Assuming that premise is true, Janus’ case is on relatively solid ground, said Manolis Boulukos, a partner in Ice Miller’s labor and employment group. It can be difficult to discern which portion of union fees is being used for political purposes, Boulukos said, and those portions that are used for political speech would implicate First Amendment rights.
But Macey and Barbara Fick, a Notre Dame associate professor of law, both pointed to the line drawn in Connick between matters of public interest and those relating to office affairs. The government’s interests as an employer are different than its interests in government affairs, and because routine employment matters fall within its purview as an employer, the First Amendment may not be implicated, Fick said.
Similarly, collective bargaining concerns only employment matters, Macey said, so the Connick decision means collective bargaining practices are not political in nature. He noted that 22 states filed as amici in support of Illinois and AFSCME, while Indiana joined a group of 20 states supporting Janus.
Implicating public interests
Among the arguments presented in the 20 states’ brief was the notion that collective bargaining practices, at least in part, contributed to multiple instances of municipal bankruptcy. The states pointed to examples in Detroit, Stockton, California, and San Bernardino, California, where union demands allegedly forced the government to cut back on public services. Such an impact is an obvious matter of public concern, the states argued, thus making collective bargaining practices political.
But Fick said the situations in these cities could also be attributable to financial management practices, making it inappropriate to place the blame entirely on unions. Similarly, Macey said tax caps could also play a role in tighter municipal finances.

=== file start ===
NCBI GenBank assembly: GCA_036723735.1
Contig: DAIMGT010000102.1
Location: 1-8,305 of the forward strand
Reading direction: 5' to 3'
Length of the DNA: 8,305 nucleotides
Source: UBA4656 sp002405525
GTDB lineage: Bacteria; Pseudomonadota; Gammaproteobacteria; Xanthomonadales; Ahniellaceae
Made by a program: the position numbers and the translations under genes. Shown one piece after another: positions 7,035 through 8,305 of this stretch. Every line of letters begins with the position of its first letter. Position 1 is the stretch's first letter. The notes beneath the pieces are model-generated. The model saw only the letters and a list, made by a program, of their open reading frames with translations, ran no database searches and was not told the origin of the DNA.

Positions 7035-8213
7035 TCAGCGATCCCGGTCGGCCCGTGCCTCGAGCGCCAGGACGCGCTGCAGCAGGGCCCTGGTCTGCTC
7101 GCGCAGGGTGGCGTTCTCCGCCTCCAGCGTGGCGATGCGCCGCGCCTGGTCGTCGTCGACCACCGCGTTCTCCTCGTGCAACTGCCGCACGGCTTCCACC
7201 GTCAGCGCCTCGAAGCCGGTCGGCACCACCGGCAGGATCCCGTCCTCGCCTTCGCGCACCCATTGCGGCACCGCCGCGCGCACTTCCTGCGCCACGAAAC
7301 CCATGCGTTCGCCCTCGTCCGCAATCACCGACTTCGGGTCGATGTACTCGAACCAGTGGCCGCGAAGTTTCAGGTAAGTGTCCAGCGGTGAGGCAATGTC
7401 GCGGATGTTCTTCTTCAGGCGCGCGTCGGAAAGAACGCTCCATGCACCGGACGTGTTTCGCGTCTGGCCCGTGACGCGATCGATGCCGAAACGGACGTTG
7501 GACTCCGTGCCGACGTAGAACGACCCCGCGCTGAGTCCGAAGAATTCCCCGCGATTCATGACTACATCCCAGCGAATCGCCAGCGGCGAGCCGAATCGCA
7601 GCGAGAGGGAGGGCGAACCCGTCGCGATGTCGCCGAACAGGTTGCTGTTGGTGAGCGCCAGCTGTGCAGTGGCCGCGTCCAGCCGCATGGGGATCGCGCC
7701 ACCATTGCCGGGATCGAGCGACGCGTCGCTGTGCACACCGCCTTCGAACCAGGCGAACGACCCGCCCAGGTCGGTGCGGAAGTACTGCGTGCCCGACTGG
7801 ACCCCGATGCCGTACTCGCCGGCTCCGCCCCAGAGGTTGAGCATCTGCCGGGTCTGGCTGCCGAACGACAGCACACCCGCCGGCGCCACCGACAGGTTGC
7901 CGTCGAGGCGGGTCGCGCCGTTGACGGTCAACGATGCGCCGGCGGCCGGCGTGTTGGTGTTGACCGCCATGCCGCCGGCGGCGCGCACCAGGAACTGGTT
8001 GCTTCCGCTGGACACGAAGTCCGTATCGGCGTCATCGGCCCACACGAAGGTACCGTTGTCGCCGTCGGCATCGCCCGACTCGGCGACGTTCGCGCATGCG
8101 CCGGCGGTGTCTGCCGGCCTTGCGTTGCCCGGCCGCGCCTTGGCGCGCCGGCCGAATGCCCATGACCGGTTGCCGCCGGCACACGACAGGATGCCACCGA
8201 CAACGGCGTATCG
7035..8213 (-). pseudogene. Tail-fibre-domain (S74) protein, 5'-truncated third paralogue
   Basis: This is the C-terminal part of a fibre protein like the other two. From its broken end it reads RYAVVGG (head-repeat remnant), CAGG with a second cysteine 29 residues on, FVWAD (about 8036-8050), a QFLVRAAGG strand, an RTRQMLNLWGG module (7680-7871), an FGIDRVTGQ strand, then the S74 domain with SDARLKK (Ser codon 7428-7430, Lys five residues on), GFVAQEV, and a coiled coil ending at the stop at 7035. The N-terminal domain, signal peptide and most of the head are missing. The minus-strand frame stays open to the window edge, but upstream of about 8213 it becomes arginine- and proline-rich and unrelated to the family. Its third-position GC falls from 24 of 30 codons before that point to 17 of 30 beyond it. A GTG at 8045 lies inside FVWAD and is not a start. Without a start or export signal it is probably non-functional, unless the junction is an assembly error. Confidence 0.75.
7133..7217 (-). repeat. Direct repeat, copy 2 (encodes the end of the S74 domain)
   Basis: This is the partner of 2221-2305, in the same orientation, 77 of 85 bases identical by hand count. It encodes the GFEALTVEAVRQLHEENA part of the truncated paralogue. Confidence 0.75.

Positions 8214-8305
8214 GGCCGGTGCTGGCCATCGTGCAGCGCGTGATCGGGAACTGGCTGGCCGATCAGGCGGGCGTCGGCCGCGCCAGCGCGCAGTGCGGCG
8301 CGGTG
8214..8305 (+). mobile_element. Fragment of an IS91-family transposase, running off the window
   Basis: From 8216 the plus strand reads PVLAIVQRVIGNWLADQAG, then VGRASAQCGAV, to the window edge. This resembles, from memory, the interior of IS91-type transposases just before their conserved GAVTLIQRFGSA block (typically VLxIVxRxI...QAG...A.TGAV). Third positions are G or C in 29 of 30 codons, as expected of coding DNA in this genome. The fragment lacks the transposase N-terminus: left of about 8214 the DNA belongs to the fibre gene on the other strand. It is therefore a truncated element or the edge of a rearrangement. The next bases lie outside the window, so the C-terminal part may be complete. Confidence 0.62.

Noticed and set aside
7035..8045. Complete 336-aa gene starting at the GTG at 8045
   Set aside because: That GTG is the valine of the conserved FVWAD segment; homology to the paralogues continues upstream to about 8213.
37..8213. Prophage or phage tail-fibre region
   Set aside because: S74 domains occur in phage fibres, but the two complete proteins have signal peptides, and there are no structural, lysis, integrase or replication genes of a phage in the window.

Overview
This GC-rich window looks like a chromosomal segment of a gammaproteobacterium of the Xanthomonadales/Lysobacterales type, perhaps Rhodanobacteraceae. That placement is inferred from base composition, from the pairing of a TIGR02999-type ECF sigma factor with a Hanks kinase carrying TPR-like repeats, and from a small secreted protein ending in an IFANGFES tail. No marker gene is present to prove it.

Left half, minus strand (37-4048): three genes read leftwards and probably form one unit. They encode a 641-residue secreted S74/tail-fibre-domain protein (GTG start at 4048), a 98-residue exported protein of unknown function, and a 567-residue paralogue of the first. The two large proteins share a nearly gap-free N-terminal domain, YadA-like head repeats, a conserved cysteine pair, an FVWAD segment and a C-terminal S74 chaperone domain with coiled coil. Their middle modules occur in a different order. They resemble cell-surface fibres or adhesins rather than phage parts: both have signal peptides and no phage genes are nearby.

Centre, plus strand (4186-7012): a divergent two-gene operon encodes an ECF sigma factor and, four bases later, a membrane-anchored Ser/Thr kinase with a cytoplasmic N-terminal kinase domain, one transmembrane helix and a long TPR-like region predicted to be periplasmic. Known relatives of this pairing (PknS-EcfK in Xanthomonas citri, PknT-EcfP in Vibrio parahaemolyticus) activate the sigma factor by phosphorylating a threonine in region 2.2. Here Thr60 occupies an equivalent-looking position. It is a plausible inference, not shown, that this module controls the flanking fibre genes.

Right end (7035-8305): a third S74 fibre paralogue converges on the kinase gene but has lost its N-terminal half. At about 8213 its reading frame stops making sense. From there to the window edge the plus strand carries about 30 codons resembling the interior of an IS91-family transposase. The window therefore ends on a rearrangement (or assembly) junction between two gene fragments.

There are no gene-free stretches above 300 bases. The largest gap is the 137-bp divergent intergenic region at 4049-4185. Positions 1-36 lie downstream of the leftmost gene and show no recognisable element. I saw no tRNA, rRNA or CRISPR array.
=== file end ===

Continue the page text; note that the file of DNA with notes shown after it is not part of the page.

Fick also noted a competing public interest that could defeat Janus’ argument – maintaining labor peace. Even if the First Amendment applies to collective bargaining, the need to maintain an orderly public workforce could overcome its rights by presenting the government with a compelling interest in negotiating with its employees via a union representative.
Despite those arguments, all parties predict that the Court — with Justice Neil Gorsuch as the deciding vote — will rule in favor of Janus and end mandatory agency fees for non-union members. Assuming that comes to pass, Macey again pointed to the 22 states supporting the respondents’ position to demonstrate the far-reaching implications of overturning Abood.
But Indiana likely won’t feel a significant impact in the wake of the predicted Janus ruling, Boulukos said, considering neither teachers nor public safety officers — the only public employees who have the right to bargain — can be forced to pay union dues involuntarily. However, some Hoosier public employees are dependent on international union work, so they could feel an impact in that regard, he said.
Regardless of the local impact, the attorneys agreed that nationwide, unions and public sector employees alike could see changes in their work. Union membership will likely drop as it often does when right-to-work laws are passed, Fick said, while Macey said public sector employees could find themselves with less protection.
“I would point out that it seems to me that this is a case where the alleged constitutional rights of employees (are) being used to weaken unions, and the result of that is that it makes employees more vulnerable,” he said.
Janus, however, noted that Harris found Abood “wrongly assumed that forced fees are necessary for exclusive representation.” He argued to the contrary that the power that comes with being an exclusive representative will be enough to induce unions to continue representing public sector employees.
The Court is expected to rule on Janus in June.•